Extracting Audio from Pictures
April 5, 2013 8:11 PM   Subscribe

 
Immediately made me think of Digital Needle and ELP Japan's laser turntable.
posted by mrbill at 8:29 PM on April 5, 2013


How did they print this so that the ink wouldn't seep into a neighboring groove?
posted by Blazecock Pileon at 9:00 PM on April 5, 2013


The little audio snippets all sound kinda like something from the mouth of a beatboxer.

seep into a neighboring groove

Reminds me of the potential for misplaying by being diverted in a drum ensemble which is playing very polyrhythmically: you can seep into a neighboring groove, when you're supposed to be holding your own.
posted by flapjax at midnite at 9:14 PM on April 5, 2013


Well, it's just a picture, and they were very used to woodcut graphics, and exactly how much pressure and ink to use, to get maximum clarity. The fact that it's a picture of sound, instead of a diagram, wouldn't matter much to them.

What I'm wondering is how they generated the original image so that they could print it. I can't imagine it being done by hand. Maybe a casting?
posted by Malor at 9:16 PM on April 5, 2013


Buzz
posted by charlie don't surf at 9:31 PM on April 5, 2013


Maybe a casting?

Perhaps a rubbing? Seems feasible.
posted by dylanjames at 9:33 PM on April 5, 2013


Digital needle - a virtual gramaphone featured efforts to scan a record and play back the audio, back in 2002 (which I found on Slashdot, for what it's worth).

Related, but inverted: Extracting pictures from audio
posted by filthy light thief at 9:48 PM on April 5, 2013 [1 favorite]


I have a theory that eventually this will get good enough that anything that might have acted as a stylus, and might have been affected by sound, will be scanned and ancient sounds will be brought back to life from the grooves in Roman pottery and flint marks on prehistoric caves.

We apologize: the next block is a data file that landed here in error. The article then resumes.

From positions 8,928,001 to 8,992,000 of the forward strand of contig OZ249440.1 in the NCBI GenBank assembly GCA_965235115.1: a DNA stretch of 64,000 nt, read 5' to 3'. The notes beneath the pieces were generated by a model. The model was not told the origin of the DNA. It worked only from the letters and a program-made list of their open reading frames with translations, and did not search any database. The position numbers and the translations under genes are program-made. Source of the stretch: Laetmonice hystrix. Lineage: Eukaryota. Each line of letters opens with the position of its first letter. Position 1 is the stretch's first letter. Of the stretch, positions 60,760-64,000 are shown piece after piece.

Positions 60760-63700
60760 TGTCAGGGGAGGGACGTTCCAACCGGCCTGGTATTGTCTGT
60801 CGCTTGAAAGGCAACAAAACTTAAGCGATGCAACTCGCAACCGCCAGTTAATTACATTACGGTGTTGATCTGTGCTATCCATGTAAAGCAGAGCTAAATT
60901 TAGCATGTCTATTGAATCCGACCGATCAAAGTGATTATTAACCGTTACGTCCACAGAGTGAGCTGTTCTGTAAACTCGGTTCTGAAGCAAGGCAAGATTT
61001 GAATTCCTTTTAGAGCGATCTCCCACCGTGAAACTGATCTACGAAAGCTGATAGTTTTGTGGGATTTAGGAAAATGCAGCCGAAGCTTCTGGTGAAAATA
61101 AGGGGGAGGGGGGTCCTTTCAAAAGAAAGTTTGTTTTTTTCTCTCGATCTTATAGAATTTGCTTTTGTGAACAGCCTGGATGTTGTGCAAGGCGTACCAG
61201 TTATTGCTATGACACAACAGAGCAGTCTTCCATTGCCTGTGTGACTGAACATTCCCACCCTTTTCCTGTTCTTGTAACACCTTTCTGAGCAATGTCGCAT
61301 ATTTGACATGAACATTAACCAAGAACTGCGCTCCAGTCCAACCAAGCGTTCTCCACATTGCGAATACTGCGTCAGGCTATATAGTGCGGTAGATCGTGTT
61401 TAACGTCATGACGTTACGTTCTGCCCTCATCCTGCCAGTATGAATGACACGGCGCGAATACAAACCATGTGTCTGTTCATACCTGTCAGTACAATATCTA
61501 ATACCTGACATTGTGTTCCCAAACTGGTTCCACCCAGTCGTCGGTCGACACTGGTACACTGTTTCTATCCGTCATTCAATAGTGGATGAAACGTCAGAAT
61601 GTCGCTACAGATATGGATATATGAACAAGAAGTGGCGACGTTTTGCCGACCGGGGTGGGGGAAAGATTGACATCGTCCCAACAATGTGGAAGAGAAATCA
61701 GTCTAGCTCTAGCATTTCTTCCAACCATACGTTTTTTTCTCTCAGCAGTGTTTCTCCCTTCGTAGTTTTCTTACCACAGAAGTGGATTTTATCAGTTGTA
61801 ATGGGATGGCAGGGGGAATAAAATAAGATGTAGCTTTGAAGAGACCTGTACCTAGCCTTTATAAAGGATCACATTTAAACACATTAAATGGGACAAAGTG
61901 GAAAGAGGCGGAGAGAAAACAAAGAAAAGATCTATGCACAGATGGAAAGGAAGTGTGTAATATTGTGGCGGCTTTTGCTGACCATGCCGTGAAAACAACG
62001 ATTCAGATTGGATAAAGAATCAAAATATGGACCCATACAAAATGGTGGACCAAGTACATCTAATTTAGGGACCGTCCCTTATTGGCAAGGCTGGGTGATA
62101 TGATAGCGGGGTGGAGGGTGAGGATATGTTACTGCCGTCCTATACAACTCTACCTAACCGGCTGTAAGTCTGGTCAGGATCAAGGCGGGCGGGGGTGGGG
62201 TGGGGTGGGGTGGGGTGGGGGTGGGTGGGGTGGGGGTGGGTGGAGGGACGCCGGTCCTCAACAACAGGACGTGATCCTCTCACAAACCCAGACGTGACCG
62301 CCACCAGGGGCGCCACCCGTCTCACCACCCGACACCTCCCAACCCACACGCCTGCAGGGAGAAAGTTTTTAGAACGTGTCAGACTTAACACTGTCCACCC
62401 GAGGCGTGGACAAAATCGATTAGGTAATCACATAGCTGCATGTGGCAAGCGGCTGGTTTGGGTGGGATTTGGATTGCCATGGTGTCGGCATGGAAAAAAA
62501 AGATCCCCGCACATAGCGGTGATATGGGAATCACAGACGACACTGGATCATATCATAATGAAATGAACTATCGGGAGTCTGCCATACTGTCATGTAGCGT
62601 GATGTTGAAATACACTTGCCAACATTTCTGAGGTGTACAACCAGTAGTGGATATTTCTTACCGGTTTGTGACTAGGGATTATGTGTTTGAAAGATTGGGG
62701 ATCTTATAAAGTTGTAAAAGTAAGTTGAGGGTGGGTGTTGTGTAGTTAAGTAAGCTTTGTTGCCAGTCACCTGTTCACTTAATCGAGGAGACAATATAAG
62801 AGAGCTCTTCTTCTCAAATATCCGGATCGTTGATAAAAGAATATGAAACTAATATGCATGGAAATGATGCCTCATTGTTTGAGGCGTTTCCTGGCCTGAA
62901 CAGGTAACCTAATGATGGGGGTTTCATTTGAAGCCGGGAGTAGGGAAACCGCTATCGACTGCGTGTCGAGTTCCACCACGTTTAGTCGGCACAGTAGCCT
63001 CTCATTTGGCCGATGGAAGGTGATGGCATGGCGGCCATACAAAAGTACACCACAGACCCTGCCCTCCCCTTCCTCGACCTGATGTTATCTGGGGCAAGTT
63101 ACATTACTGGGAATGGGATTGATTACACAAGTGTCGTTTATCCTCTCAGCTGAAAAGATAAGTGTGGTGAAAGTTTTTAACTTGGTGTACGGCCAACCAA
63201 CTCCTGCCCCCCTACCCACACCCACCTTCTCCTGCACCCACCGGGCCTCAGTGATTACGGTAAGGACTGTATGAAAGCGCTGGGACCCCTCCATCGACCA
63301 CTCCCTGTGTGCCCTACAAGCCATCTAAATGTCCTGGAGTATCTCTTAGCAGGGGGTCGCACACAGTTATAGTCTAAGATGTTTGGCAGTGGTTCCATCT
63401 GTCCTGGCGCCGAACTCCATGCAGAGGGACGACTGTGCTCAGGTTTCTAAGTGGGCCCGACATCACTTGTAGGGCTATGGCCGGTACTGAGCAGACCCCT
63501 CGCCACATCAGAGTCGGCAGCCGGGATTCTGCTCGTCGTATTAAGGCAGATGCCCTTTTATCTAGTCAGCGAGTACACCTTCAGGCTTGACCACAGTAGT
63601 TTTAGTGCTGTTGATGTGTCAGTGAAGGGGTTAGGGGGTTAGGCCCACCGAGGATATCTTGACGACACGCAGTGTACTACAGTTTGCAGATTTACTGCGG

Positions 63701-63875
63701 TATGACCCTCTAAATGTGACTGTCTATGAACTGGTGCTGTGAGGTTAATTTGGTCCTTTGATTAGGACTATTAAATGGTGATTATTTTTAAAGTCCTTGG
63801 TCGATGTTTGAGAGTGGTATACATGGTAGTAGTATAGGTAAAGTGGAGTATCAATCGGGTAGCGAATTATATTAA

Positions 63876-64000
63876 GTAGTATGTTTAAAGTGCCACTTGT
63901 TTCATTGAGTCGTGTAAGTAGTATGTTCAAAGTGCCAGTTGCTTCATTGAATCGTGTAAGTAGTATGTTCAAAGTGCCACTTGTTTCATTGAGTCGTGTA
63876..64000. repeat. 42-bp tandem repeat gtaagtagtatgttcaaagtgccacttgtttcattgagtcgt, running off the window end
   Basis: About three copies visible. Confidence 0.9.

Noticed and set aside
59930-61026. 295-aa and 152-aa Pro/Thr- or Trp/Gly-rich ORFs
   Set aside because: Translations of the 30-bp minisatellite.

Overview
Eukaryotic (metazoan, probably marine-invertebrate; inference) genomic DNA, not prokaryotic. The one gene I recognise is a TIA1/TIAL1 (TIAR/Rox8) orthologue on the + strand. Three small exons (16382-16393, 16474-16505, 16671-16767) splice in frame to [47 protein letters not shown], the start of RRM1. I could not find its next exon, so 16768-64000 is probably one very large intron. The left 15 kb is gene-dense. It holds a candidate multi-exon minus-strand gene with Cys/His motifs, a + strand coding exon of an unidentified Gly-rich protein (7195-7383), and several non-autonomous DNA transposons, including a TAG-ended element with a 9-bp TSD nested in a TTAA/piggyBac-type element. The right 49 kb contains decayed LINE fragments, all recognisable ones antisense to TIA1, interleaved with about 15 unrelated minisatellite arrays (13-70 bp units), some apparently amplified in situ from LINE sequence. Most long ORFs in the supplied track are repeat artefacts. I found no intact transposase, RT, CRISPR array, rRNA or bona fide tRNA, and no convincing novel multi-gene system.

I'm probably wrong, but I no longer believe in the Loch Ness Monster or Bigfoot, so I need a little magic in my life.
posted by Bunny Ultramod at 11:25 PM on April 5, 2013


ancient sounds will be brought back to life from the grooves in Roman pottery

I seem to recall an episode of CSI where someone had been murdered in a ceramics studio, and one of the detectives figured out a way to extract audio from the surface of the clay pot the victim had been making when they were stabbed, thereby solving the case somehow.
posted by oulipian at 11:58 PM on April 5, 2013


ancient sounds will be brought back to life from the grooves in Roman pottery

"hey, thish ish zum rilly good wine ya got here *hic* Antonius..."
"yeah, s'pretty good eh? S'from *burp* Pompei..."

and flint marks on prehistoric caves

"Og! Og! Move, MOVE! That stalactite is about to fa--" *CRASH*
posted by flapjax at midnite at 12:39 AM on April 6, 2013 [1 favorite]


From Wikipedia's article on Archaeoacoustics,

"An early interpretation of the idea of archaeoacoustics was that it explored acoustic phenomena encoded in ancient artifacts. For instance, the idea that a pot or vase could be "read" like a gramophone record or phonograph cylinder for messages from the past, sounds encoded into the turning clay as the pot was thrown. There is little evidence to support such ideas, and there are few publications claiming that this is the case. In comparison the more contemporary approach to the field now has many publications and a growing significance. This earlier approach was first raised in the 6 February 1969 issue of New Scientist magazine, where it was discussed in David E. H. Jones's light-hearted "Daedalus" column. He wrote:

[A] trowel, like any flat plate, must vibrate in response to sound: thus, drawn over the wet surface by the singing plasterer, it must emboss a gramophone-type recording of his song in the plaster. Once the surface is dry, it may be played back.
—Jones, 1982[8]"

Maybe a couple decdes ago, someone loaned me a book on Fortean objects and the volume closed with a tale of two boffins who were able to procure sound from an ancient Sumerian or Babylonian clay vessel. The book included a cd with the recording (and various ephemera).

The sound was like a busy city street with people muttering and a donkey's bray. Then a loud voice speaking in some unknown tongue. It made my hair stand on end and I listened to it repeatedly for days.

Was it real? Doubtful. But what a fantastic and beautiful hoax.
posted by artof.mulata at 12:57 AM on April 6, 2013


Ha! And with a little research here's a video in french of a Babylonian urn being played. The link downloads the MP4 file on this Windows box (at work), but it does play.

Bil Levase.MP4
posted by artof.mulata at 1:18 AM on April 6, 2013




I'd like to see how a broken record could be put back together this way. I have a good scanner at my disposal and some broken 78's.
posted by facesonflags at 4:46 PM on April 6, 2013 [1 favorite]


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